So, let’s review an interesting privilege year.

Upjohn’s 40th Anniversary

The U.S. Supreme Court issued its decision in Upjohn Co. v. United States in January 1981—40 years ago—and it remains the leading opinion on the scope of the corporate attorney–client privilege. The case featured an American-made story of corporate success, lions of the Supreme Court Bar, and three (yes three) Chief Justices. The case has aged well and is worth a re-read for a host of reasons. You can read my summary in Happy 40th Anniversary, Upjohn!.

Justice Barrett’s First Opinion is a Privilege One!

Judge Amy Coney Barrett became an Associate Justice of the Supreme Court on October 20, 2020 and authored her first opinion on May 4, 2021. The case involved the deliberative-process privilege, and Justice Barrett ruled that this privilege protected a governmental agency’s non-final opinion even though that opinion caused an EPA rule change. This ruling solidifies the privilege for non-final agency decisions, and you may read more about it in First Opinion: Justice Barrett Upholds Deliberative Process Privilege for Agency’s Draft—But Effectively Final—Decision.

Privileges in Insurer–Insured Disputes

Application of the attorney–client privilege in the insurance-claims world remains inconsistent and tricky.  In 2021, the NFL won a privilege dispute in a lawsuit with its insurers over coverage for former players’ CTE claims.  The case involved cooperation clauses and the common-interest doctrine, and you may read about it in Protecting the Shield: NFL Wins Privilege Dispute with Insurers over Defense of CTE Litigation.

Internal Investigations

The year 2021 once again brought privilege issues arising from a company’s internal investigations.  For example, in a trade-secrets case, Tesla successfully used the privilege to prevent its adversary from obtaining notes and interview summaries from its internal investigators. But later, Tesla unsuccessfully sought to pierce the privilege of its adversary’s internal investigation. Lots of lessons here, as you can read about in A Tale of Two Tesla Investigation-Privilege Decisions.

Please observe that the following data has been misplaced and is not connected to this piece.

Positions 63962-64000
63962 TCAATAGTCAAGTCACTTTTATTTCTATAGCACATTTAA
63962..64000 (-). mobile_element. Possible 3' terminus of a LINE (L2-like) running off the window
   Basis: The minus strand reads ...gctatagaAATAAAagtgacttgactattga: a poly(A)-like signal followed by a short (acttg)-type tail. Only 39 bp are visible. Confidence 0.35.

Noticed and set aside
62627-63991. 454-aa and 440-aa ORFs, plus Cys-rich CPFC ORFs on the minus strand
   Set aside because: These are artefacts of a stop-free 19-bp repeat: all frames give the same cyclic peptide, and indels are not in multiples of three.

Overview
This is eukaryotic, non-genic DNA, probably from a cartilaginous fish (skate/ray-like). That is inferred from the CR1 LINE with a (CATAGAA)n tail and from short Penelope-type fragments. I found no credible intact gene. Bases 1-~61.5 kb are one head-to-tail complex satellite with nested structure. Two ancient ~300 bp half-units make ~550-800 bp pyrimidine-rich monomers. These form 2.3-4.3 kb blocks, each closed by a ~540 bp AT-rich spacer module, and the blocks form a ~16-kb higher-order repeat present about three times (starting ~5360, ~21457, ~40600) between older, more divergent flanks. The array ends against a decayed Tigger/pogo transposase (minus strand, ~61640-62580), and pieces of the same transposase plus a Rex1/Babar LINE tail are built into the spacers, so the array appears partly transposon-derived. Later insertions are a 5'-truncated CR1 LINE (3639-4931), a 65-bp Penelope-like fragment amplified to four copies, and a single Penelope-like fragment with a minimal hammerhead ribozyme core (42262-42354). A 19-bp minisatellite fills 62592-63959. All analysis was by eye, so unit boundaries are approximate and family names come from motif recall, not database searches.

Facebook, too, dealt with privileges and internal investigations.  Facebook appeared to take all the right steps to protect its internal investigation, but the court nevertheless allowed the Massachusetts Attorney General to “borrow” the investigation for a criminal investigation, as discussed in Authorized Piggybacking: Mass.’s Top Court Allows AG a Partial Review of Facebook’s Internal Investigation.

And Sea Ray thought it had protected its internal investigation, but ultimately lost all protections for the reasons described in Capsized! Sea Ray Wins—Then Loses—Work Product Protection Over Investigator’s Report.

In-House Lawyers

As always, courts saw challenges to privilege assertions from in-house counsel.  One court answered an interesting question on whether the privilege applies to an in-house lawyer’s advice found in business documents, as you can read about in In-House Lawyer Quandary: Business Advice or Implementation of Legal Advice as Part of a Business Decision?.